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Thursday, June 24, 2010

Brazil’s WTO Case Against the U.S. Cotton Program

Randy Schnepf
Specialist in Agricultural Policy

U.S. and Brazilian trade negotiators reached agreement on June 17, 2010, on a "Framework" regarding a World Trade Organization (WTO) dispute settlement case over U.S. cotton subsidies and GSM-102 agricultural export credit guarantees. The Framework agreement—which lays out a number of "steps and conversations"—represents a path forward for a negotiated solution to the dispute, while avoiding WTO-sanctioned trade retaliation by Brazil against U.S. goods and services. The Framework would limit trade-distorting U.S. cotton subsidies and provide benchmarks for further changes to the GSM-102 program. The Framework agreement must still be formally accepted by Brazil's Foreign Trade Council of Ministers (CAMEX) to avoid retaliation.

The so-called Brazil cotton case is a long-running WTO dispute settlement case (DS267) initiated by Brazil—a major cotton export competitor—in 2002 against specific provisions of the U.S. cotton program. In September 2004, a WTO dispute settlement panel found that certain U.S. agricultural support payments and guarantees—including (1) payments to cotton producers under the marketing loan and counter-cyclical programs, and (2) export credit guarantees under the GSM-102 program—were inconsistent with WTO commitments. In 2005, the United States made several changes to both its cotton and GSM-102 programs in an attempt to bring them into compliance with WTO recommendations. However, Brazil argued that the U.S. response was inadequate. A WTO compliance panel ruled against the United States in December 2007, and the ruling was upheld on appeal in June 2008.

In August 2009, a WTO arbitration panel—assigned to determine the appropriate level of retaliation—announced that Brazil's trade countermeasures against U.S. goods and services could include two components: (1) a fixed amount of $147.3 million for cotton payments, and (2) a variable amount based on GSM-102 program spending. The arbitrators also ruled that Brazil would be entitled to cross-retaliation if the overall retaliation amount exceeded a formula-based variable annual threshold. Cross-retaliation involves countermeasures in sectors outside of the trade in goods, most notably in the area of U.S. copyrights and patents.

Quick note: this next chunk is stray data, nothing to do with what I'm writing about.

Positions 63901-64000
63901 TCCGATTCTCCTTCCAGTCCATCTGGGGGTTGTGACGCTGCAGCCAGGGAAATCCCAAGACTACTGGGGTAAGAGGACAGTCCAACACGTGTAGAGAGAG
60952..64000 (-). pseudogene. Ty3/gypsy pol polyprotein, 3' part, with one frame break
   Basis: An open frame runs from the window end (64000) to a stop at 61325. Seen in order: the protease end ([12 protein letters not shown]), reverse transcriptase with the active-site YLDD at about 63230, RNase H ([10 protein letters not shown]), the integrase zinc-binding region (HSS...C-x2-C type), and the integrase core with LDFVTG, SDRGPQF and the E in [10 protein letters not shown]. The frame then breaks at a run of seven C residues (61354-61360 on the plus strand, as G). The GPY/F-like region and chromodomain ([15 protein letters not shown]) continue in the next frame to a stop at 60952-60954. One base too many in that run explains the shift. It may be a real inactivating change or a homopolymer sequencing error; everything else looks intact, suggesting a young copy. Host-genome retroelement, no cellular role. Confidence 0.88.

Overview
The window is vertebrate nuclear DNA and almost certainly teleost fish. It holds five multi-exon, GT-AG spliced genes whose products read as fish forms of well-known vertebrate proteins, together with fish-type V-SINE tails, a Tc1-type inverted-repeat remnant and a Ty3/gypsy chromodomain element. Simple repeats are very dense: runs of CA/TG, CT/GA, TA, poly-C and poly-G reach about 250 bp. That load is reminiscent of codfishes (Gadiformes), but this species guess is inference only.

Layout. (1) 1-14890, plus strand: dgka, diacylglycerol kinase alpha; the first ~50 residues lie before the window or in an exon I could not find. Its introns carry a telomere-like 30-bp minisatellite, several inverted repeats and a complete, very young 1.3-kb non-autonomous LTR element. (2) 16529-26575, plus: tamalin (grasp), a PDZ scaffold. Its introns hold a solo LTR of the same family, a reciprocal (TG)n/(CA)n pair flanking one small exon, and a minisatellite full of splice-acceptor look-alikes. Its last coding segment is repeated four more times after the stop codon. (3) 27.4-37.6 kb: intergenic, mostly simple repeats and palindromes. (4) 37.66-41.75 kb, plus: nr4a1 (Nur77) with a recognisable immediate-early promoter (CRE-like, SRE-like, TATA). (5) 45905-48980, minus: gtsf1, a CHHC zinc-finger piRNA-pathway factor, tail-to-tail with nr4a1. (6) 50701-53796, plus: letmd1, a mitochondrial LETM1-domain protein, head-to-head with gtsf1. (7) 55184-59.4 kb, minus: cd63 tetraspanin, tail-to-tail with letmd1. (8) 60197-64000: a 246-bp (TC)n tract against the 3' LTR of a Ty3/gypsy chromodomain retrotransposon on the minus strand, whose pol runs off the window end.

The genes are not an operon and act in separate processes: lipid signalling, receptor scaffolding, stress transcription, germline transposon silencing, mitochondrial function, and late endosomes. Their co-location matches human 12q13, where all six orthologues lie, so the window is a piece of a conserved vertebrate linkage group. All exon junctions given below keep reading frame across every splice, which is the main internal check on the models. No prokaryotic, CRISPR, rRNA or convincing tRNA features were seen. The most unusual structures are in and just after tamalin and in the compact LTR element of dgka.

Based on the arbitrators' formulas, using 2008 data, Brazil announced in December 2009 that it would impose trade retaliation against up to $829.3 million in U.S. goods, including $268.3 million in eligible cross-retaliatory countermeasures. In March 2010, Brazil released a list of 102 goods of U.S. origin that would be subject to import tariffs of up to 100%, followed by a preliminary list of U.S. patents and intellectual property rights that it could restrict. Brazil announced an April 6 deadline for imposing the tariffs, barring a joint settlement.

Brazil and the United States were engaged in intense negotiations to find a mutual agreement to avoid the trade retaliation prior to the April 6 deadline. In early April, 2010, the United States offered a three-point proposal including establishment of a $147.3 million annual fund to provide technical assistance and capacity-building for Brazil's cotton sector, near-term modifications to the operation of the GSM-102 program, and special recognition for certain Brazilian beef imports into the United States. As a result, Brazil agreed to postpone until April 22 the implementation of WTO-approved countermeasures. On April 20, 2010, the two parties signed a memorandum of understanding (MOU) that officially detailed the specifics of the $147.3 million fund. As a result, Brazil extended the suspension of trade retaliation until mid-June, pending the agreement of the aforementioned "Framework forward."

Date of Report: June 18, 2010
Number of Pages: 40
Order Number: RL32571
Price: $29.95

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